Saturday, January 28, 2012
The works of Stephen King, the literary master of horror, have been made into some pretty great films. Of course, there are some adaptations that were better left unmade, but the adaptations that worked, worked really well. The page-to-screen successes were helmed by directors up to the material, like Kubrick, Carpenter and Cronenberg, featuring formidable actors like Jack Nicholson, Sissy Spacek, Christopher Walken and Kathy Bates, and adapted from brilliant original works. The gems aren’t gems simply because they’re faithful to the works they’re adapted from because that alone doesn’t a gem make. Rather, they’re films that succeed on the basis of their own merits.
The total number of adapted works is pretty astounding at well over fifty adaptations if you include TV movies and sequels. With such a vast number of film adaptations spanning Stephen King’s long career, it’s no surprise that there’s a lot of drivel in the bunch. Sometimes the source material isn’t that good to begin with. Love him or loathe him, it cannot be denied that he’s a master storyteller who’s dreamt up concepts touched by greatness, and that his fertile imagination has given Hollywood some fun, fascinating and superb films.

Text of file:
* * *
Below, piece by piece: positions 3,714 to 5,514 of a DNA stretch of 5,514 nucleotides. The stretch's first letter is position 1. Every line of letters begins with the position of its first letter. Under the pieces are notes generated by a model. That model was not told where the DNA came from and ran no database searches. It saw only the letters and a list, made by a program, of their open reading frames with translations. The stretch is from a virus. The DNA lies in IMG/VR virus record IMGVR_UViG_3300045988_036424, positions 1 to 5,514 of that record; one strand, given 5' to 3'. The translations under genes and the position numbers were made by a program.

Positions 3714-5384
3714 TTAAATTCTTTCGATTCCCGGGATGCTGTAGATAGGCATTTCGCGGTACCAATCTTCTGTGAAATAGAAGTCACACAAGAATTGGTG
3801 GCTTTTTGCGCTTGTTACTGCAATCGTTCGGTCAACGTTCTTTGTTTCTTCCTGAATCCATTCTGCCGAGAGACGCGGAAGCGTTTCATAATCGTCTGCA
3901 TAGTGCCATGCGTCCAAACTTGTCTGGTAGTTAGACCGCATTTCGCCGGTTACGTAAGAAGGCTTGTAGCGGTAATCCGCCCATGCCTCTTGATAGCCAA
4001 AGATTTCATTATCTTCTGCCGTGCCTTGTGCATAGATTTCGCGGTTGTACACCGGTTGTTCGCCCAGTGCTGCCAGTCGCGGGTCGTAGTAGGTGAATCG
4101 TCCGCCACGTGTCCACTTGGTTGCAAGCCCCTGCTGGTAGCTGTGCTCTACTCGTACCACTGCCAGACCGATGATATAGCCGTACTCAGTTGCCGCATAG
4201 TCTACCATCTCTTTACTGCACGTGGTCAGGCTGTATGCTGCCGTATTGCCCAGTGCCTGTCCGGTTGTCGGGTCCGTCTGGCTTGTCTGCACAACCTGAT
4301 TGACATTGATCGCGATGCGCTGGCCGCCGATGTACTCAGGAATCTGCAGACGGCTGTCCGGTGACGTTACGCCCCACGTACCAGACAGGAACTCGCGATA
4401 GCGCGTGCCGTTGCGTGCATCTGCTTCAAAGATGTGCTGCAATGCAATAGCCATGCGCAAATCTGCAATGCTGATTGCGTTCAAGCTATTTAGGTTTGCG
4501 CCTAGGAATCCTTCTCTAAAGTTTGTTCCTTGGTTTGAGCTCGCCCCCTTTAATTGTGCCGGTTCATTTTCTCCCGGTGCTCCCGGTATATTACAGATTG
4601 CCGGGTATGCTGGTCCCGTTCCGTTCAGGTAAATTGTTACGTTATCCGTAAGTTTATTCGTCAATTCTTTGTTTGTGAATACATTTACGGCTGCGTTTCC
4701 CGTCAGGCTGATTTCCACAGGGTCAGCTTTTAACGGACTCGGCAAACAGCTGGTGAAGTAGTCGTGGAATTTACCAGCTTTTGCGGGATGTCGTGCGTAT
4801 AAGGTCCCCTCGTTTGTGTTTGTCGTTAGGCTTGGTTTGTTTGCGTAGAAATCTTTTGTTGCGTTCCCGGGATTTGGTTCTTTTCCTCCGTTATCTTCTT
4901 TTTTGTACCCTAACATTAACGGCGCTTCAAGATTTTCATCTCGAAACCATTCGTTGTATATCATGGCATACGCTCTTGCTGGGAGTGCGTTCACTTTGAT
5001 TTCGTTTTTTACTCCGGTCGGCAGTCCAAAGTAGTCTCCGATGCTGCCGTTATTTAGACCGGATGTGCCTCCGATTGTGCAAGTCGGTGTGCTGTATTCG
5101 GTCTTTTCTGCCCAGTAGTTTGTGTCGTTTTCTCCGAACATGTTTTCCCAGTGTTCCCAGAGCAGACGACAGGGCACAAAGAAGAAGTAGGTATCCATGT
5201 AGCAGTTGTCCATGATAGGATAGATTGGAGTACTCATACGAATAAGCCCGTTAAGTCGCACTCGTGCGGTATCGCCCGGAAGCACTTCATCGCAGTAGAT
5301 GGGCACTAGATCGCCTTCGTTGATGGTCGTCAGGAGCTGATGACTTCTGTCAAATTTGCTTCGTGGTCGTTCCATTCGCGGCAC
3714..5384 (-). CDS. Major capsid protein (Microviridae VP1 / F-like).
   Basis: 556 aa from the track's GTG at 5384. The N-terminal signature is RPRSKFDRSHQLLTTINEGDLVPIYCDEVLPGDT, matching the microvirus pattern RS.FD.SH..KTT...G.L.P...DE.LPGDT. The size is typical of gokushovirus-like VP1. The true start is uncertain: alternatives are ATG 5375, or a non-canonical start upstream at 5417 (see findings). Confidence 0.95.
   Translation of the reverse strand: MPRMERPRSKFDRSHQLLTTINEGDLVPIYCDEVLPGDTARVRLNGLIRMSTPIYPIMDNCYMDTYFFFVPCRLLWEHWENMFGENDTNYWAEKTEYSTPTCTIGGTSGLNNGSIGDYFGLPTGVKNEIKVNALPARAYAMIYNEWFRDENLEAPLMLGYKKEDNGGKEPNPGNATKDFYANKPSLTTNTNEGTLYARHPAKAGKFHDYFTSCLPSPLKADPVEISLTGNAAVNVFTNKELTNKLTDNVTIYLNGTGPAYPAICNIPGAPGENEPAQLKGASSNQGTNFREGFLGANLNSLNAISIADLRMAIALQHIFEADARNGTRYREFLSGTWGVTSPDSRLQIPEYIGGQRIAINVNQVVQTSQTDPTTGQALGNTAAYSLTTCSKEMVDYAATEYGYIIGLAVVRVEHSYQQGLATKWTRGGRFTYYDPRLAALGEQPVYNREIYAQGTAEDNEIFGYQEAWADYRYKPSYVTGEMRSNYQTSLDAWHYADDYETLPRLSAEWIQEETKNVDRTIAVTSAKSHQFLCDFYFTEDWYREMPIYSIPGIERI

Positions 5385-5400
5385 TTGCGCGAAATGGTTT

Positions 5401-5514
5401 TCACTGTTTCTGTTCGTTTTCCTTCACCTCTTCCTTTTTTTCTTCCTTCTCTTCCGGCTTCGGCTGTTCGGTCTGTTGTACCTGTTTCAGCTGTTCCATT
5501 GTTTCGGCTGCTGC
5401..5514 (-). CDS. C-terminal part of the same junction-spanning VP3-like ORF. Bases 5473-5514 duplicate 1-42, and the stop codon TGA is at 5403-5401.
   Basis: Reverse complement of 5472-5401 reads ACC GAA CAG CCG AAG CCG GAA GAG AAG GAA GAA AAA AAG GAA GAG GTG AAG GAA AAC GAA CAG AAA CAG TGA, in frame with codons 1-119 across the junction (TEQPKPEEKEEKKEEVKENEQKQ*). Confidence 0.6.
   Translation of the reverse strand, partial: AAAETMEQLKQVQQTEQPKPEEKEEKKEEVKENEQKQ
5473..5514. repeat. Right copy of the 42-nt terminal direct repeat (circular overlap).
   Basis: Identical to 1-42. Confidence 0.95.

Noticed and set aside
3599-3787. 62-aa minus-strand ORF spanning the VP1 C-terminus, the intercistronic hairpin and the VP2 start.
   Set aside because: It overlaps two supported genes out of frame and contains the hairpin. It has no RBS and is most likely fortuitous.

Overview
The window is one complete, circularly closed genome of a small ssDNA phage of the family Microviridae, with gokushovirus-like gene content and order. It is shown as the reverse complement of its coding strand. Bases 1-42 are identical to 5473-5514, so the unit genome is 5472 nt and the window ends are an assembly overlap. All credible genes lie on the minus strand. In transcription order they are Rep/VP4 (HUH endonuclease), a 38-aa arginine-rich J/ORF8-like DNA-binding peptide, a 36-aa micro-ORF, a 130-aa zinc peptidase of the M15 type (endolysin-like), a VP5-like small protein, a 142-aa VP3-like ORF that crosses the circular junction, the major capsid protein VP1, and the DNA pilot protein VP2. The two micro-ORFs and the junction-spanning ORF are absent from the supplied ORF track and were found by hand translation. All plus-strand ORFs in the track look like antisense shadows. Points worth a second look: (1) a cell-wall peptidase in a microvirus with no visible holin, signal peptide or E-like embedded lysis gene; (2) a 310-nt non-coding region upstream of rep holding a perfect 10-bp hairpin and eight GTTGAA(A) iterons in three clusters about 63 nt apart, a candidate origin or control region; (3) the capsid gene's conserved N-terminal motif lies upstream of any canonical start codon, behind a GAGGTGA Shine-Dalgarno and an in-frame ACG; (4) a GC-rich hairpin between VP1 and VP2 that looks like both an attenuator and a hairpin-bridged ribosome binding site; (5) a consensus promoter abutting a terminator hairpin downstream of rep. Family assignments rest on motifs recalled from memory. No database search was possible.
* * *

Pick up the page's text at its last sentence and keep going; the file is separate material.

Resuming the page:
Without further ado, here are my favourite Stephen King film adaptations.
9. Pet Sematary
8. The Running Man
7. Dead Zone
4. The Green Mile
3. The Shining
2. Stand By Me
1. Shawshank Redemption
What are your favourite Stephen King film adaptations? Let us know in the comments section.
Friday, January 27, 2012
Wondering what bloggers have been chatting about this week?
Here is Your Reading and Listening Schedule for Today:
9 am: Episode 83 of the French Toast Sunday podcast list some movies you need to give a second chance.
10 am: Over at the CriticalMassCast podcast, the gang talk about the best and worst films to be released this past December.
11 am Andrew comments on five vaguely vexing issues about this year’s Oscar nominations.
12 pm: Sebastian is taking in the Sundance Film Festival, here are his thoughts on the film California Solo.